“We are losing our soil.”
It’s a phrase you may have heard occasionally. Sure, it sounds serious, but how do we lose soil and how do we know we’re losing it?
“Soil erosion is the movement of soil by wind or water, and it’s through erosion that soil is ‘lost,'” explains Nick Comerford, a member of the Soil Science Society of America (SSSA) and center director and professor of soil and water sciences at the North Florida Research & Education Center in Quincy, Florida. “If it is an organic soil, we also lose it by subsidence, which happens when an organic soil is drained and its organic matter decomposes.”
The U.S. loses approximately 1.7 billion tons of soil per year from just its cropland, Comerford points out. “That is a lot, but it’s better than it used to be,” he explains. “Over the past 25 years we have reduced soil erosion by over 40 percent, mainly by conservation practices such as conservation tillage, terracing, cover crops and grass waterways.”
The challenge: It can take roughly 500 to 1,000 years to form 1 inch of soil, depending on the climate and the material from which soil forms, Comerford points out.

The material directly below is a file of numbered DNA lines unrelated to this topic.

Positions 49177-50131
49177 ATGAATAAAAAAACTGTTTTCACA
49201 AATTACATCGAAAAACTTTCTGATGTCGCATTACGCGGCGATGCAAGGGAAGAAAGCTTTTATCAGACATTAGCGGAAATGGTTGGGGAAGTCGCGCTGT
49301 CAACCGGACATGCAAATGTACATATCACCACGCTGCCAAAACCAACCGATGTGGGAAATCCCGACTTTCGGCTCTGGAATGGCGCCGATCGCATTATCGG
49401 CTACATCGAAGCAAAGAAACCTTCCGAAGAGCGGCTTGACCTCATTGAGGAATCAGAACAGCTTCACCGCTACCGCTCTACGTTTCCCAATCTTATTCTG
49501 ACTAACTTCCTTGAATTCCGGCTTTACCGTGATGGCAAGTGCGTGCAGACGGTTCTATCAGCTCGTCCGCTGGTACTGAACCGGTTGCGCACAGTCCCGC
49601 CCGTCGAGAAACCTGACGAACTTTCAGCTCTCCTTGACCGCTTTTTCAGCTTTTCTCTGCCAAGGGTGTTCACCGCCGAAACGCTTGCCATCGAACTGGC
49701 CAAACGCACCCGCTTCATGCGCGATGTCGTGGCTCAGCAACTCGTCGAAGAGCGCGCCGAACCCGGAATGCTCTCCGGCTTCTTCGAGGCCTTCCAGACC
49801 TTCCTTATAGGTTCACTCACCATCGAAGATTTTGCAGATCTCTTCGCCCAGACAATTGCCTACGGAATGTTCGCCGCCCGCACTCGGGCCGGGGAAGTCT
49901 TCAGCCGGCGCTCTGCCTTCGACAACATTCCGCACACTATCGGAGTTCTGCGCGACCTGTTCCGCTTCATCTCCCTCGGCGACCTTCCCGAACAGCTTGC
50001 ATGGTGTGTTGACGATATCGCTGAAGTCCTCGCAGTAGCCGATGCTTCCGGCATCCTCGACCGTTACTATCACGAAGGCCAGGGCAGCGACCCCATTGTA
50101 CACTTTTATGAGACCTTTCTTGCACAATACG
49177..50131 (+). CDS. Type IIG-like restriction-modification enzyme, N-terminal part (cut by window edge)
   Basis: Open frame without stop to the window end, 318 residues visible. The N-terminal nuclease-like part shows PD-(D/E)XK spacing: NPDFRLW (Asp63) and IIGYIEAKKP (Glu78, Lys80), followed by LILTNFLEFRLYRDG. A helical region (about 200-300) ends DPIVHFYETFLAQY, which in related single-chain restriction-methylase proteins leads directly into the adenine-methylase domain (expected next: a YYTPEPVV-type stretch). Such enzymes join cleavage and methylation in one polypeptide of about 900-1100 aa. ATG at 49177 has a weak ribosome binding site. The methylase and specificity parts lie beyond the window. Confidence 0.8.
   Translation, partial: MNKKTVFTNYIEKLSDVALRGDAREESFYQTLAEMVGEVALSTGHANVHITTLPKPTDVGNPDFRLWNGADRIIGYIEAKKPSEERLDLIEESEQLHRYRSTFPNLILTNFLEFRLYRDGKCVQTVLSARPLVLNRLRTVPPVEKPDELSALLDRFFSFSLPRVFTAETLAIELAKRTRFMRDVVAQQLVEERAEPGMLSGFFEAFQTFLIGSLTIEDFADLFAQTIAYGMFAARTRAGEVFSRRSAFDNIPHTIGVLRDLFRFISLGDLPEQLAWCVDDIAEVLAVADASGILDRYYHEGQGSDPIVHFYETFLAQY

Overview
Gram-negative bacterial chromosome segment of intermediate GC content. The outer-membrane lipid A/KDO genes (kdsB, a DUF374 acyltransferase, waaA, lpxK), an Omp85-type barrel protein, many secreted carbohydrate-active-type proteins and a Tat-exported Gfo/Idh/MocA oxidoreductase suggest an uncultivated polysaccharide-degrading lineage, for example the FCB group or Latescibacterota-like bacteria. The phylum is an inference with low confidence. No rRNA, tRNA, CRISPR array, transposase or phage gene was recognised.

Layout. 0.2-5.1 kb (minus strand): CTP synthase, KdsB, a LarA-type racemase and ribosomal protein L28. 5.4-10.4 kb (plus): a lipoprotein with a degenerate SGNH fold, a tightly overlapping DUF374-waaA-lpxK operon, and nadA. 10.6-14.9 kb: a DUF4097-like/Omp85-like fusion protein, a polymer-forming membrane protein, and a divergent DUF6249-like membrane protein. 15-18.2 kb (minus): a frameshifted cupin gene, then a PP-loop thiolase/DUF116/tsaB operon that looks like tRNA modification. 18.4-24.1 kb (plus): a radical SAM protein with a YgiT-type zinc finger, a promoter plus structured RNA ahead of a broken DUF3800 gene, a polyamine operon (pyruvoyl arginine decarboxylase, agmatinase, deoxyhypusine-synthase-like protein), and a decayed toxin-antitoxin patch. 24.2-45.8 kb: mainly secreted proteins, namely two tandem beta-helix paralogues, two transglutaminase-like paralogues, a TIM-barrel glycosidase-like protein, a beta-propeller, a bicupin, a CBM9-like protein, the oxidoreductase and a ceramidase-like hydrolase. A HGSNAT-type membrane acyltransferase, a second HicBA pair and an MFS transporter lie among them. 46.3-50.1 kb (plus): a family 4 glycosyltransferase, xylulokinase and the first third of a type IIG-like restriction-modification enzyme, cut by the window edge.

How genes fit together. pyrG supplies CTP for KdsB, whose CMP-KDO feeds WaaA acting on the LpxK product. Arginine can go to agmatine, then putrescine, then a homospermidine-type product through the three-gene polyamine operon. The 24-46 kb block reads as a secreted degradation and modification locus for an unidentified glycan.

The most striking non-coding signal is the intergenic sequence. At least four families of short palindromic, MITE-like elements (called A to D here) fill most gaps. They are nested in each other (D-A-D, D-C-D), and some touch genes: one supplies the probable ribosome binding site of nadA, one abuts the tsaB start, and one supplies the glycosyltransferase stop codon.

Soil erosion 101
Soil erosion occurs when the soil is not protected from the elements. Remove the plants and mulch from mineral soil and things start to happen. Raindrops can break apart the soil, making it easier for wind and water to move it. The water’s ability to enter the soil also reduces, and more water can now flow over the top of it. “Unfortunately, water is powerful and can carry away soil particles if it flows overland,” Comerford warns. “Since water flows downhill, that’s where the soil goes once water erosion begins.”
Where does the soil end up? It might end up at the bottom of a hill or it might end up in a river, stream or ocean. It might even end up in a reservoir, where it limits the space for water and has to be removed by a very expensive process called dredging. If the soil dries out while it is unprotected, then wind can pick it up and move it downwind.
Organic soils can be drained. When drained, they decompose and this is called subsidence. In the Everglades area of Florida where soils have been drained for agriculture, organic soils have lost as much as 5 feet or more of their organic matter. Organic soils are preserved by not draining them. “Letting them stay saturated with water allows them to continue to build over time,” Comerford says.
The ultimate cost of soil erosion
Soil erosion is expensive, costing the U.S. approximately $44 billion per year, Comerford says. “Preventing erosion means taking care of the soil,” he says. “That means protecting it with mulch and plants, not plowing on steep slopes and maximizing the amount of water that enters the soil while minimizing the water that runs over the soil.
“It is not hard to see that soil is a non-renewable resource and worth protecting,” Comerford adds. “Since the soil is the source of water and nutrients for plants as well as a bioreactor to purify and filter water, it is crucial to our quality of life.”